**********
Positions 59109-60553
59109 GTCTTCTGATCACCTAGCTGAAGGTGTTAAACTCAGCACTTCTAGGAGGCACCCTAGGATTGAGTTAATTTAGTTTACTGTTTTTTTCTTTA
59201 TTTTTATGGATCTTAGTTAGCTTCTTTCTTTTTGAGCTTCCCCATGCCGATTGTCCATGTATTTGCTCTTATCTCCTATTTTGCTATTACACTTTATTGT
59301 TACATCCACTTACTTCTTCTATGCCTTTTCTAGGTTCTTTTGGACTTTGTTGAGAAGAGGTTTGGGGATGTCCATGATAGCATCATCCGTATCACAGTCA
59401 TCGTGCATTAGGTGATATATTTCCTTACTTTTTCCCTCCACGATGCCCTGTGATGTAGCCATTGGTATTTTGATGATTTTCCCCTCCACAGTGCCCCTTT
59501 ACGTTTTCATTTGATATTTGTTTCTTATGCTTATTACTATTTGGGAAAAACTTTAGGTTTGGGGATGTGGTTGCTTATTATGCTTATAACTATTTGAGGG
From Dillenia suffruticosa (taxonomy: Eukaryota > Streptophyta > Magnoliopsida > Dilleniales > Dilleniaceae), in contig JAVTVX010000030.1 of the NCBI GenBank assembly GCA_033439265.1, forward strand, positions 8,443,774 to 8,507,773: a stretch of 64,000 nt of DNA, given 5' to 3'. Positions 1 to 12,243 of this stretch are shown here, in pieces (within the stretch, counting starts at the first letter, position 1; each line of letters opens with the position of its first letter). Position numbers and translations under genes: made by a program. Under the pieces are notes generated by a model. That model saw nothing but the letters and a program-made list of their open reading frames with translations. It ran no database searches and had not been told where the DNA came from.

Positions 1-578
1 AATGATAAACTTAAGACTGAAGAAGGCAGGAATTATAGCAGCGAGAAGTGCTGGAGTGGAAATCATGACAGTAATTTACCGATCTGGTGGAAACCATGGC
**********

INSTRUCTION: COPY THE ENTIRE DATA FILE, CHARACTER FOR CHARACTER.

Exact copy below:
Positions 59109-60553
59109 GTCTTCTGATCACCTAGCTGAAGGTGTTAAACTCAGCACTTCTAGGAGGCACCCTAGGATTGAGTTAATTTAGTTTACTGTTTTTTTCTTTA
59201 TTTTTATGGATCTTAGTTAGCTTCTTTCTTTTTGAGCTTCCCCATGCCGATTGTCCATGTATTTGCTCTTATCTCCTATTTTGCTATTACACTTTATTGT
59301 TACATCCACTTACTTCTTCTATGCCTTTTCTAGGTTCTTTTGGACTTTGTTGAGAAGAGGTTTGGGGATGTCCATGATAGCATCATCCGTATCACAGTCA
59401 TCGTGCATTAGGTGATATATTTCCTTACTTTTTCCCTCCACGATGCCCTGTGATGTAGCCATTGGTATTTTGATGATTTTCCCCTCCACAGTGCCCCTTT
59501 ACGTTTTCATTTGATATTTGTTTCTTATGCTTATTACTATTTGGGAAAAACTTTAGGTTTGGGGATGTGGTTGCTTATTATGCTTATAACTATTTGAGGG
From Dillenia suffruticosa (taxonomy: Eukaryota > Streptophyta > Magnoliopsida > Dilleniales > Dilleniaceae), in contig JAVTVX010000030.1 of the NCBI GenBank assembly GCA_033439265.1, forward strand, positions 8,443,774 to 8,507,773: a stretch of 64,000 nt of DNA, given 5' to 3'. Positions 1 to 12,243 of this stretch are shown here, in pieces (within the stretch, counting starts at the first letter, position 1; each line of letters opens with the position of its first letter). Position numbers and translations under genes: made by a program. Under the pieces are notes generated by a model. That model saw nothing but the letters and a program-made list of their open reading frames with translations. It ran no database searches and had not been told where the DNA came from.

Positions 1-578
1 AATGATAAACTTAAGACTGAAGAAGGCAGGAATTATAGCAGCGAGAAGTGCTGGAGTGGAAATCATGACAGTAATTTACCGATCTGGTGGAAACCATGGC